O'Leary, Cornelius (1927–2006), political scientist and Roman catholic activist, was born 15 August 1927 in Churchtown, Newcastle West, Co. Limerick, elder of two sons of Michael O'Leary, a Department of Agriculture instructor/inspector, and his wife Mary (née Donworth). His family roots lay in west Cork; he was a grand-nephew of Fr John O'Leary, a Land League activist and parish priest of Clonakilty, and Daniel Cohalan (qv), the Irish-American politician judge, was an uncle by marriage. O'Leary's family had strong Fine Gael sympathies and detested Éamon de Valera (qv), but when O'Leary met de Valera he was considerably impressed by his intelligence and simplicity.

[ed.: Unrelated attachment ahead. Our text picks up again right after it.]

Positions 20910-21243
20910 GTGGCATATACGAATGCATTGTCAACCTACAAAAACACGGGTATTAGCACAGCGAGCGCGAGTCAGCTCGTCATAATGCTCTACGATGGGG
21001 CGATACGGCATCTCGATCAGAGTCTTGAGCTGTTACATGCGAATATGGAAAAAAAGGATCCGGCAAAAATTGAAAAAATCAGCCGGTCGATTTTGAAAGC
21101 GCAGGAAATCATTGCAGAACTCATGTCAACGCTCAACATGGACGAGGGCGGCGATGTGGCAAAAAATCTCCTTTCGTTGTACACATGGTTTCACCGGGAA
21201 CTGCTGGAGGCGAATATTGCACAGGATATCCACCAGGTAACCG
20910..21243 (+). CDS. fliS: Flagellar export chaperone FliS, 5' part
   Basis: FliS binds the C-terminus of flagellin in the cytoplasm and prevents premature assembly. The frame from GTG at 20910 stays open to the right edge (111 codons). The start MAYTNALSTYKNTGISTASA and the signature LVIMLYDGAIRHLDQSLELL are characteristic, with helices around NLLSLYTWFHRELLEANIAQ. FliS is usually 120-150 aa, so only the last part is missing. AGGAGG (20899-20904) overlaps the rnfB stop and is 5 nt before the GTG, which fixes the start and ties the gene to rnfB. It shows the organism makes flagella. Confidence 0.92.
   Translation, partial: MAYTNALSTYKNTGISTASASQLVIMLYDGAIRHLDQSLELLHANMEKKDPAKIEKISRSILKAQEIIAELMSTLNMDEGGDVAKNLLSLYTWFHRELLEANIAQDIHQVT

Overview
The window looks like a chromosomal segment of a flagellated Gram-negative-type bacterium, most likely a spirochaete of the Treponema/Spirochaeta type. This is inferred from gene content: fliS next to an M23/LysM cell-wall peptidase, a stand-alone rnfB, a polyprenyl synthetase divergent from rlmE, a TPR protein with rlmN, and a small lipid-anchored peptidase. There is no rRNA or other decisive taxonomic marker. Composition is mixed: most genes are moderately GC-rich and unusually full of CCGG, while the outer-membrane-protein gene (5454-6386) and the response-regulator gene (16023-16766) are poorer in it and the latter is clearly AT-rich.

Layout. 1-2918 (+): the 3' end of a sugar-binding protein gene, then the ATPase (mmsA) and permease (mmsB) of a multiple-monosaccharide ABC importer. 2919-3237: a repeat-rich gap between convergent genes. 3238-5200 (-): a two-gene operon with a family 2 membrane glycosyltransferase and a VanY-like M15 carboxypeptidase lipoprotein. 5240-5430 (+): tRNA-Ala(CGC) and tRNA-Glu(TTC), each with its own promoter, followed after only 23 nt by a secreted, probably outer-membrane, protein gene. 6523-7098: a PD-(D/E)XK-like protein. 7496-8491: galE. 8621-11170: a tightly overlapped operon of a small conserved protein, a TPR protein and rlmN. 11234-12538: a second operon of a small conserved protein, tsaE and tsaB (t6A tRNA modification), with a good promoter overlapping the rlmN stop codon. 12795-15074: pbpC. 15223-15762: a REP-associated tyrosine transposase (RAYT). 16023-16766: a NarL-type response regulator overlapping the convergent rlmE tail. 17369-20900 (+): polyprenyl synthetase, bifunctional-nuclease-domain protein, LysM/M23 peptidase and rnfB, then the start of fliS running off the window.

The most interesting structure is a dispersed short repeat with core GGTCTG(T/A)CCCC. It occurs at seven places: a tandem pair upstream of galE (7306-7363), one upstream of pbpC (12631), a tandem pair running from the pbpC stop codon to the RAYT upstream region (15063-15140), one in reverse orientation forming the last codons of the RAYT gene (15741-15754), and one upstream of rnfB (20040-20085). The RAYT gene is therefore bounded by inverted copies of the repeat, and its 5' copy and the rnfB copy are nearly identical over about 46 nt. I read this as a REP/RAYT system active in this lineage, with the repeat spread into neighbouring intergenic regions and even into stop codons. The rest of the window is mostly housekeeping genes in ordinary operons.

O'Leary was educated at Clongowes Wood College, where Fr Fergal McGrath, a Clongowes elder statesman who wrote extensively on John Henry Newman (qv) and education, was a mentor. O'Leary then spent a year studying for the catholic priesthood at Clonliffe seminary, Dublin. At the end of his first year he was asked to leave by the seminary; he was given no reason and assumed that he was simply part of a 'cull' to keep down the numbers of ordinands (a regular practice at the time). As Clonliffe students attended UCD for certain courses, O'Leary decided that encounters with former classmates might be embarrassing and therefore enrolled at UCC, where he was taught history by James Hogan (qv). He was deeply influenced by Hogan's specifically catholic version of philosophical history, that included academic territory which in a more specialised institution would have fallen under the heading of political science. In later years O'Leary liked to recall his pleasure at telling Hogan that W. H. Morris Jones, the LSE political scientist, based his famous article 'In defence of apathy: some doubts on the duty to vote' (Political Studies, ii (1954), 25–37) on remarks in Hogan's magnum opus, Election and representation (1945). Hogan's influence was reflected in the fact that O'Leary was one of the few academic commentators to support the 1959 constitutional referendum to replace proportional representation with the first-past-the-post electoral system (though O'Leary later changed his views on this as on many other matters). Always clubbable, O'Leary was as an undergraduate a founding member of the Irish University History Students' Association.